Russia in Syria, Part IV

The foreign policy of Russia is raison d’état , with a complication. Since the internal power structure of Russia is necessarily based on “friends”, as opposed to institutional altruism, it is natural to extend this habit of thought, as the primary way to relate to other givers and receivers of power, to the international sphere. While this courtesy may be extended somewhat to every tinpot dictator, Syria is a special case. For almost half a century, Syrian men have taken Russian wives, and Russian men, Syrian wives. And as the saying goes, blood is thicker than water, and Alawites are “family”. So even if cold logic were to dictate that abandoning the Alawites to slaughter is the way to go, this fate can’t be allowed for friends. The conundrum has lead Putin’s circle to be creative in devising geopolitical reasons, raisons d’etat, to intervene in Syria.

For the intervention is dangerous. Despite the fact that Russia has some pretty good weapons systems, the Russian armed forces are, by comparison to U.S., deficient in logistics and modern battle doctrine. U.S. military interventions do not come with the question of military success, only the cost of treasure and lives. Russian adventures do come with that question. Between 1979 and 1989, in the Soviet-Afghan War, the  Soviets  attempted to keep Afghanistan as a satellite. With a little help from the C.I.A., the insurgents kicked them out. And the Russians know that if by some eventuality, ISIS were to be replaced by a legitimate opposition to Assad, the guys from The Company could show up again.

The small number of Russians now deployed with the Syrian Army can slow deterioration of the Alawite situation. A larger detachment might accomplish a temporary stalemate, though it is hard to see how the Alawite manpower problem can be reversed. This is why the Russians have made an unprecedented solicitation for western allies. It is all the more remarkable since Russia broke the Peace of Europe in Ukraine, and with rhetoric so aggressive, Germany has felt compelled to buy 100 main battle tanks, with U.S. upgrades to nuclear weapons on German soil. Russia has everybody scared to death, and now they want western help. Are they serious?

It appears they are. We can have a little schadenfreude about this. We’re not the only ones to make mistakes. First Ukraine, and now Syria. Years from now, in textbooks written by other than Putin’s “friends”, students may be introduced to the question, “Why the hell did they do this?” The answer is, they didn’t know anything about the “peace dividend.”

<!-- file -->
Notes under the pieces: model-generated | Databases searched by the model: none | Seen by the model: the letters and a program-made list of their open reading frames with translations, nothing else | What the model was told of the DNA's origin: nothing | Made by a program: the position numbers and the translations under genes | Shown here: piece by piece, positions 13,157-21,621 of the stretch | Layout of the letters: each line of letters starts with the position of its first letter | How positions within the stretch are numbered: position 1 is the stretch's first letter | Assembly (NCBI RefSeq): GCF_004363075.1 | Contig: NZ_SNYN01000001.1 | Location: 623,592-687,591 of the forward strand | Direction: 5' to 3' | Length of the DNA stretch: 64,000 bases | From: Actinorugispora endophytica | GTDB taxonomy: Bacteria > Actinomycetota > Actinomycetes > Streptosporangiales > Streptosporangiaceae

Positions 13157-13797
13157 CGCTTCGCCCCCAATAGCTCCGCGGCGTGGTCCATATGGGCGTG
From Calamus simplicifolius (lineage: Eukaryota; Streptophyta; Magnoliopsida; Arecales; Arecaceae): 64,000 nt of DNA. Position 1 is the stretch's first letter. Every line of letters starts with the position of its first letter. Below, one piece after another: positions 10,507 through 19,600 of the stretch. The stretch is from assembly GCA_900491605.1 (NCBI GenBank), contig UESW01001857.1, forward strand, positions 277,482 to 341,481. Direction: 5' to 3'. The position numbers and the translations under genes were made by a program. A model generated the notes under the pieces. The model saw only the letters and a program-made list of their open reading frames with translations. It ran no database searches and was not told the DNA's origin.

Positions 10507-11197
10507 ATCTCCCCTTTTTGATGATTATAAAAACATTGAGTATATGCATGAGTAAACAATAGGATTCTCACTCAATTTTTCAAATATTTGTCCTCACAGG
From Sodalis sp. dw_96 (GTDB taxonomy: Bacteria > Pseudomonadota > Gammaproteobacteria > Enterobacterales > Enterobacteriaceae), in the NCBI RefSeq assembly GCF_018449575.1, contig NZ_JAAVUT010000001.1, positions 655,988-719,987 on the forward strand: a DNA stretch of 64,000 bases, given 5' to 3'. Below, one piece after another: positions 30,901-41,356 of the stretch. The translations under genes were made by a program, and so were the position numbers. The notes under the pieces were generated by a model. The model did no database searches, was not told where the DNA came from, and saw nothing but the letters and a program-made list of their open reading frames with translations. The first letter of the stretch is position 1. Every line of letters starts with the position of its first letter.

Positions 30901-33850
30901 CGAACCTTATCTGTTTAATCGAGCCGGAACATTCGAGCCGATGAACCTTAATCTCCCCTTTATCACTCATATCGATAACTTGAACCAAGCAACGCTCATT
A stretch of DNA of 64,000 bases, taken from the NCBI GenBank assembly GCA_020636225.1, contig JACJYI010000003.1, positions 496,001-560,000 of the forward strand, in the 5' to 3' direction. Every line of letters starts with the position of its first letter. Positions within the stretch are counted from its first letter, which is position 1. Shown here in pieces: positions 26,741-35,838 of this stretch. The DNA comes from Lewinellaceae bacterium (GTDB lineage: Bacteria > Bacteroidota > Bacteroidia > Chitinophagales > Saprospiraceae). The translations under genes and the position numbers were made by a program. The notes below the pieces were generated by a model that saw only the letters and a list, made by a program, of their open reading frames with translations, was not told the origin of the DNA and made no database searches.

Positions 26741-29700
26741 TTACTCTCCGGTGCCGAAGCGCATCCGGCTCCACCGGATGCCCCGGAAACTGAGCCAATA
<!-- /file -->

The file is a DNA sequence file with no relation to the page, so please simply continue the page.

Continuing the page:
But Syrian intermarriage is just the lubricant of a dubious choice. To prop up a strange minority sect of Islam in a region predominantly Sunni chills relations with the Sunni bloc. The Saudis whispered, “We’re going to get you for this”, and they have, signing low cost oil contracts with China, draining Russia’s natural market. The notion that a purpose of the intervention is to preserve Russian influence in the Middle East is false, because it alienates every Arab country except the minority government of Syria, and Hezbollah.

Remarkably, the intervention has no exit strategy. But besides the saving of “friends”, there is a geopolitical motivation, which by process of elimination, compels the intervention. Besides having indefensible borders, Russia is the only country in the world that encapsulates a quasi-state of dubious loyalty and a large standing army.  Chechnya can be compared to a cancer-in-situ, with the potential to metastasize at any moment. Russian military posturing has a dual purpose. In no other country is a standing army required to anticipate not only external invasion, but also occupation by an enemy force already within the borders of the country. When Boris Nemetsov was assassinated, Putin, not sure of how this happened, but understanding that discretion is the better part of valor, relocated for about ten days to a location north of Moscow, putting Moscow between him and Chechnya. This attests to the latent threat posed by Ramzan Kadyrov and the large army of Chechnya, his personal fief.

The Russians want to project The Bear. But they know a fable called “The Three Little Pigs.” The Russian pig (sorry, Bear) lives in a straw house, with the most straw sticking out in Chechnya. The Russians were particularly offended by the failure of the Libyan Revolution to create a new state because the new locus of terrorism directly threatens their straw house in a way that obtuse or optimistic American diplomacy fails to comprehend. They have reinvented the domino theory so popular back when Indochina was a battleground. And they might be right.

But how does propping up a desperate contingent of Alawites in a sea of Sunnis save Russia’s straw house? To be continued shortly.

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